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You Cam Outfit Im Caursom for Your lake Tatioe Trip'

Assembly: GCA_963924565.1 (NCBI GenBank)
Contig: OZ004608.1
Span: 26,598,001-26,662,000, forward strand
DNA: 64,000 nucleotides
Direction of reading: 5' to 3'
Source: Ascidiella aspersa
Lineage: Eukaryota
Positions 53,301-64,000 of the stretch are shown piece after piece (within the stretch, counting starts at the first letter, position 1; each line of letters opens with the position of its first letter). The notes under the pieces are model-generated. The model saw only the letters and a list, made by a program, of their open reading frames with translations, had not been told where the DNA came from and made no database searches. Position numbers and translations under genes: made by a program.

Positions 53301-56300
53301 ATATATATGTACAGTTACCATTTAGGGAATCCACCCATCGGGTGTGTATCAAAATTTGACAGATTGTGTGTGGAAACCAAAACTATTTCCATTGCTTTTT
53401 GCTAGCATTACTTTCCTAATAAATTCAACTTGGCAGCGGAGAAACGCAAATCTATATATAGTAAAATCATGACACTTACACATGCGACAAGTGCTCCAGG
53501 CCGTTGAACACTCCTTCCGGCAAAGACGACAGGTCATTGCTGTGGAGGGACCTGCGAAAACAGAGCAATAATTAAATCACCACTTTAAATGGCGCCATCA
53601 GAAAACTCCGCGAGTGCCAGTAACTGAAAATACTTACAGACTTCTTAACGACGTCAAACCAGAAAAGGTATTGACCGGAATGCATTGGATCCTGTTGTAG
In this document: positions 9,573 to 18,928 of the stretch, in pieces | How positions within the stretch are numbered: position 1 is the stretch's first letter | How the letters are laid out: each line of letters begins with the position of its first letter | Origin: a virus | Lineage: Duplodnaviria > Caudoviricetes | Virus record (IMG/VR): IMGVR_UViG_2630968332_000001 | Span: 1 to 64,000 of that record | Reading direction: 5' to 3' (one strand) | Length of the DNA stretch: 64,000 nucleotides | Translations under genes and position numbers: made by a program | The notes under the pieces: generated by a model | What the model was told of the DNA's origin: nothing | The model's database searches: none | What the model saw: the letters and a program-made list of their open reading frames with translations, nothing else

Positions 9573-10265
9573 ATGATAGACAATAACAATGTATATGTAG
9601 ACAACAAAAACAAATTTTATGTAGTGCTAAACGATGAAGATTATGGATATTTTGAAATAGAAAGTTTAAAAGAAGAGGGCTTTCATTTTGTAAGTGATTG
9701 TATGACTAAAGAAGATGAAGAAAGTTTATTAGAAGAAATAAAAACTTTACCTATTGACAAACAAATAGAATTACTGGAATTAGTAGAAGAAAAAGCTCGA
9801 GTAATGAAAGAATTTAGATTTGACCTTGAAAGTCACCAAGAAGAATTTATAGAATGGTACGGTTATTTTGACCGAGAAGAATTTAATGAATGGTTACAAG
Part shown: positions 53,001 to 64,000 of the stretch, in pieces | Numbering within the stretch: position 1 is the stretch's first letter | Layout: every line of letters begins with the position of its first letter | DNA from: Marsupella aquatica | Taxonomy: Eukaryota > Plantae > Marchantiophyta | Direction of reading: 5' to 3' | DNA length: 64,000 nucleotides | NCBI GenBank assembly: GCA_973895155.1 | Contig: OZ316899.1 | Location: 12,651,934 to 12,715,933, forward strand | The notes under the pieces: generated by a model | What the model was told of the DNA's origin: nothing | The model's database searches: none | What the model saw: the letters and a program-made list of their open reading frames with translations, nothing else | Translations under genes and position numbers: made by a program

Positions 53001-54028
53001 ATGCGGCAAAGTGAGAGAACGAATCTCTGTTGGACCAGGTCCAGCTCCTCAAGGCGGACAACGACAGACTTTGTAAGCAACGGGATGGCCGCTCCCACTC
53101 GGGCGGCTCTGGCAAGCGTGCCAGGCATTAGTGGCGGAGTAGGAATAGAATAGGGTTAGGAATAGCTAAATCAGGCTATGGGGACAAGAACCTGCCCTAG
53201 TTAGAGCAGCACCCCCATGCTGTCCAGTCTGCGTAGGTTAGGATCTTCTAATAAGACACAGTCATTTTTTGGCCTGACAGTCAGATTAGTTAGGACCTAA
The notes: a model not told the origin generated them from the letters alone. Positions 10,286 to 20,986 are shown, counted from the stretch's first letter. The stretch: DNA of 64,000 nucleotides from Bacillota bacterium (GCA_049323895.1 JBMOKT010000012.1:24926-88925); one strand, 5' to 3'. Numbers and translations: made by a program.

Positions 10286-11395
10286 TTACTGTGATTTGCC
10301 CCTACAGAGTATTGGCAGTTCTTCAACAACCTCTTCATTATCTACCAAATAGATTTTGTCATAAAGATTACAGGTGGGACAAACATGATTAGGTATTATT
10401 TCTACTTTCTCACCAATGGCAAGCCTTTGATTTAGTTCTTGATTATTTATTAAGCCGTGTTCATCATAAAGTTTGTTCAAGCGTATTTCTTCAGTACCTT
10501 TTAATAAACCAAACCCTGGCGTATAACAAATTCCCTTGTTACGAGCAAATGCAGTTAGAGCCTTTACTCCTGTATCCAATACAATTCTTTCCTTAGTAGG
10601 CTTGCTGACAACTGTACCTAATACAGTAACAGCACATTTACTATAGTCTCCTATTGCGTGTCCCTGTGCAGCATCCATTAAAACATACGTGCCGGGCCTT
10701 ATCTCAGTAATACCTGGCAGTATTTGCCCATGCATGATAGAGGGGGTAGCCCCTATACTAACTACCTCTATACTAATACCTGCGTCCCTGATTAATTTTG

Carson City Daily TO MAKE KNOWN THE RESOURCES OF NEVADA j VOL. LVIII 25 cents per week CARSON CITY, NEVADA. MONDAY, JULY 11, 1921 Five cents per copy No. 160 For lis iii Negotiations On Permanent Peace Settlement Under Way By United Press LONDON, July 11. Negotiations for a permament settlement of the Irish question will open in London next Thursday. Eamonn De Yalera. presi dent of the "Irish republic," fixed this date in his reply to Lloyd George. It is assumed he desired to reach an agreement with Ulster leaders in the meantime. Violence continued in the north of Ireland up to the moment of the official truce. There has been sporadic rioting in Belfast and fourteen killed. A troop train was derailed and burned between Belfast -and .Londonderry. PMRfMlfe IU1 fli?vr f fa ni' lyjll vUlullllvL SPbD DisarmameriInvitation Gets Ap proval of European Nations Delegates On Way By United Press DUBLIN, July 11. The "Sinn Fein peace delegation, composed of De Yalera, Arthur Griffiths and Messrs. Stack and Barton, members of the dail eireann. are to leave for London to morrow, it was announced this afternoon. By United Press WASHINGTON. July 11. It is be lieved all powers have sent favorable replies to President Hardings informal inquiries or "feelers" on a disarmament conference. Secretary of State Hughes is now preparing the formal invitations. In addressing the house of commons to day Lloyd George welcomed Harding's "wise and courteous" initiative. France and Italy are pleased at their inclusion. China is expected to accept the invita tion to take part in the conference. Harding s Message Will Urge Action By United Press WASHINGTON, July 11. It is ex pected that President Harding will per sonally read his message to congresss this week and will urge haste in en acting taxation and tariff legislation. The message will probably call for the shelving of the soldier bonus bill. Claims Interference WASHINGTON. July 11. Senator Pat Harrison this afternoon harrang ued the senate on Harding's "executive interference" in the work of the legisla tive bodies. He said Harding had for gotten the promise he made not to meddle. Harry Carey, Grand Tonight In Star Play "The Wallop" m rn I the desert regions far from railroads .and citv plumbing, that the star's por trayal of the role of John Wesley Pringle. "adeventurer at large," is such a wholesome and appealing master piece. - . ; Harry Carey never strains for effects. He does the things that you or your neighbor might be expected to do under the same conditions and with that un derstanding of human nature which marks the real artist. Carey has seen every phase of life and the atmosphere of the old west appeals to him most. He not only depicts this life on the screen, but lives it every day when not at the studio. "The Wallop" will be shown tonight at the Grand theater. A Century Comedy will help round out the program "Dandy Lions." Regular admission. Two shows. Jordan Okehs Call By United Press STANFORD UNIVERSITY, July 11. "President Harding's call for a disarmament conference is the greatest move for world peace since German militarism was crushed," David Starr Jordan told the Uned Press today. "There is no more need for great navies on the Pacific ocean than on the Great Lakes," he said, "provided Great Brit ain and Japan .agree." crnment today took President Hard ing's proposal under advisement. There are indications that France will accept with reservations, owing to the proxim ity of Germany if laud disarmament is to be considered. of France Considering PARIS, July 11. The French gov- Lloyd George Approves By United Press LONLON, July 11. 'The peace the world depends on friendly co operation between Great Britain and the United States." Lloyd George said in a speech today in the house of commons in which he virtually accepted the disarmament invitation for Great Britain. "But we also desire to main tain our friendship with Japan, it is necessary for peace in the Far East," he added. Gho-t of the Leigue By United Press WASHINGTON. July 3enat.tr Lodge and Secretary of War Weeks ap prove c-f the disarmament parley. Lodge said it would not Lv l to America's joining the League of Nations. Ms a lite Pita Stated State Official Loaned Money to Big Business By United Press SPRINGFIELD, 111., July 11. The $10,01)0,000 graft scandal, which is al leged to involve Governor Small and other high state officials, was brought before the grand jury this morning. Edward Miller, state treasurer, elected on the same ticket with Small, was the first witness for the prosecution. The sate deposit box, said to contain cvi-. dence that the Chicago packers were loaned $10,000,000 by the state, was brought into the court room. Explorer's Schooner Salvaged by Cutter By United Press WASHINGTON, July 11. The ; guard cutter Bear, according to a radio message from the Bear, received here schooner Maud, abandoned after it was; today. Both vessels are now at Wahl frozen in the ice by the Arctic explorer, j cn. Siberia. The Maude is to be towed Amundsen, has been found by the coast j to Nome when the weather moderates. News That's Up to the Minute truce became effective. There is j port of heavy casualties. Building collapses J truce became ettective. l litre is a rc- By United Press SALINAS. Kan., July 11. The Sa linas million dollar Masonic temple, j Carpenter to Box under process of conconstruction, col- j By United Press lapsed this morning. Two men are J XFAY YORK, July 11. Georges missing. The loss is placed at $36,000. i Carpentier today signed an agreement Snipers at Work Bv United Press BELFAST, July 11. Sniping, fol lowing riots, was in progress here at noon today, the official hour when the ! - : -1 nn T 1 i . t l . ' " . T . , wun j. e.x ivicKaru 10 ngni uurmg uie second week in October any opponent Rickard may pick. The fight is to be for the- light heavyweight championship of the world. Receiving Advertising On Osterman Grade Taft Takes Oath as Chief Justice tviciiTvAxiii ihi life's am1.itii.n. Relatives and rear- WASHINGTON. July 11. William: H. Taft took the oath of office as chief j1 200 frlcndi wcrc 1,cstnt in Atlf,r,il-V justice of the supreme court this morn- j General Daugherty's office when the ing. He stated that he had achieved 1 commission was presented to Taft. Charles Peters Details Fatality Charles Feters, his daughter Merle, they had saved my son. but ti;on the c. T Mifi M.roarpt Snrarl-I ri-turn of the boat found lie had been. ling arrived from Los Angeles late last evening after a hard drive in their ma- BELIEVES IN ADVERTISING Nearly every screen star of note has some slogan more or less descriptive of liis or her qualities. In the majority of cases these words or phrases have been coined or originated by the publicity department of the producing company exploiting the star In a few cases the iWrrintive expression came from the critics or from the public. The latter is the case with Harry Carey, the popular Universal star, who has leen dubbed "Human" Harry Carey by so many reviewers and so many ad mirers that the adjective has almost become a part of his name. Hundreds of fan letters come to the star every week addressed "Human" Harry Carey, and almost every criticism of his screen work bears some reference to the hu man quality of his work. In Carey's latest photodrama, "The Wallop," from a story by Eugene Man love Rhodes, the Ace of the Saddle has an opportunity to be "humaner" than ever. Probably it is because loth author and actor are so thoroughly familiar with the unfenced" west of the story, with the characters that infest The proposal to change the name of the Kings Canyon grade to that of Ostermann grade has met the approval Osterman grade has met the approval of those who are giving the matter ser ious consideration. Mainly that it does not change the name of Kings Canyon, which is historic, but only the grade. The big trucks hauling material from 1 art,es afe continually contused witn this citv to the Lake Tahoe possessions I -itrections and are sent over the Kings of Anita Balwin at Tallar and Fallen I 'S"r-V route hus sending them Out Ot their trip, along the Leaf lake bear the imprint of the lady's possessions. On each truck is marked "Tallac, proierty of Anita M. Baldwin." rn hpr all ovfr tin I niturl Stalpc gives the proposition national advertis ing. In its front page article relative iheir way and lengthening also cutting out the trip shores of Lake Tahoe. The July edition of the Lincoln Highway, which has thousands of sub- "The Carson Cuy Dai'y Appeal, in suggesting the substitution cf the name Ostermann grade for Kings Canyon, says in part: 'H. C. Oj.ermann did riore for the unbuilding ct highways in Nevada than any one individual. His name is nationally known .nd his mem- j ory should be perpetuated, especially in ibis state. The change from King's Canyon gradi to Ostermann grade would meet wiih universal approval.' "H. C Oster.nann, lae vice president and field sctietary o( the Lincoln Highway association, met his death upon the road in June, as the re sult of i.i a acnt." chine. The trip was made without incident until they reached Bijou, when Mr. Pet ers and children were informed of the finding of his son Orel's body on the shore below Anaheim Landing, where he was drowned last Sunday afternoon. When Mr. Peters left the scene of the fatal accident the remains had not been recovered and the knowledge that the body had been found, when he reached the lake point, was a great relief, as this meant the return of his wife and a idace of rest for the mortal remains of the boy. In spite of the terrible shock, both to himself and family, Mr. Peters is standing the strain as well as could be expected. Upon reaching home he ;c f ;.,.,.t ;c .,tuA scriners an over advertising and she certainly lets the world know that she owns Tallac and other sections of Nature's best efforts. It is a real tip to others who would i this magazine says: advertise Lake Tahoe. to the proposed change of grade name DANCING PARTY Saturday evening Miss Agnes Taber, who is visiting her grandparents, Judge and Mrs. E. S. Farrington, entertained sixteen of her young friends at a danc ing party at Smoot's. Mrs. J. H. Shaughnessy chaperoned the young folks. After the dancing they adjourned to After the dancing the adjourned to the Farrington home, where delicious refreshments were served. Those present reported a "glorious" time. Due to the similarity of names of two of the most popular auttmobil; routes in thevicinity of Carson City, approaching Lake Tahoe, namely, Kings Canyon and Kingsbury grade, a recommendation has beei made that the former be renamed "The Ostermann Grade.' "The Kings Canyon guide connects Carson City directly with Lake Tahoe and is one of the most scenic sections of the entire Lincoln Highwav. Much confusion has been occas-oncd by the traveling motorist desiring to reach Lake- Tahoe by the similarity of the names of the Kings Cany n and Kings bury grade routes. GRANDSON IMPROVING (lost. The woman was saved. She r.ev !tr even gave her name, and made htr way to her own friends or people. To this day we do not know who the wom an was whose cry for assistance called my boy to death. "Lcale at once started to the rescue with a stranger, and but for this man. who was an experienced swimmer. I believe that both boys would have gone. He came back absolutely exhausted. This man, when he found they could not make the surf in the undertow, in sisted that Leale return, and he did. "The people of Anaheim and our friends at Los Angeles did so much for us that it is hard to express our thanks. Mr. and Mrs. Frank McConnell cf i Boyle Heights, former N'evadans. prov- ! ed their great friendship, as did Mr. land Mrs. Gearv and their two fine s'HiS learned that Mrs. Peters would be here 1 who assisted in every particular, this morning with the body and he with j Don Lee employes, where Orel Wallace Taber, grandson of Mrs. F.. S. Farrington, is improving each day, Wallace is the son of Judge Taber of Elko and was operated upon for appen dicitis, but before the operation was performed the appendix had burst. A week ago it was thought he would not live, but he took a turn for the better and is doing as well as could be expect ed. A second operation, however, will be necessary later on. Files Appeal Attorney Alfred Chartz has filed an appeal with the supreme court in the case of Scossa vs. Barber, et al. This is the second appeal, the first being or dered back to courT"Eo perfect the find ings. The suit involves water rights at the head of Carson river. The ban many friends was at the depot to meet j been employed, not only assisled in the incomers on their sad mission. Mrs. K. A. Raftice and George Tyrrell met Mrs. Peters in Reno this morning and! a token. accompanied her to this city. In speaking of the fatality. Mr. Pe- expresses the regret the firm and en ters said : ployes felt over the death of our boy. "It is hard to give details. We were . It is certainly appreciated." all at Anaheim Landing and enjoying! Mr. Peters said that Orel wa- var- every way possible, but sent a subscrip tion of $.''6 from his fellow workmen r We have a letter from A. i Jankowsky. the general manager, which the bathing. There was a heavy surf that day and only a few of the best of the swimmers ventured any distance. There was a call for help from a wom an seen struggling in the breakers and Orel started to assist her. He was ad vised by Mr. Geary and his two sons, friends of Orel's, not to attempt the swim, as the undertow was strong. He only hesitated a moment and before we could stop him he was in the surf swimming toward the woman. "At once it was realized that he could not make it and I with others called for assistance. A stranger to me immedi ately rushed., up the beach and he and another man jumped into a small motor boat and started for the swimming boy I and the woman. For a time I believed j J ticularly happy that day. The Peters family with Miss Margaret Spi'udlii'g and Los Angeles friends had taker, their lunch to the beach. While clear ing up after the meal Orel was particu larly happy and laughed and joked and told of things he was going to do. He with other members of the party went again into the water and it was t'i-?'t that the cry for help came and li rush ed to the woman's rescue. This morning the funeral airange ments had not been completed, owing to lack of word from relatives. The funeral will take place tomorrow (Tuesday V afternoon at 2 o'clock from the familv home. Latest telegraphic news in the Appeal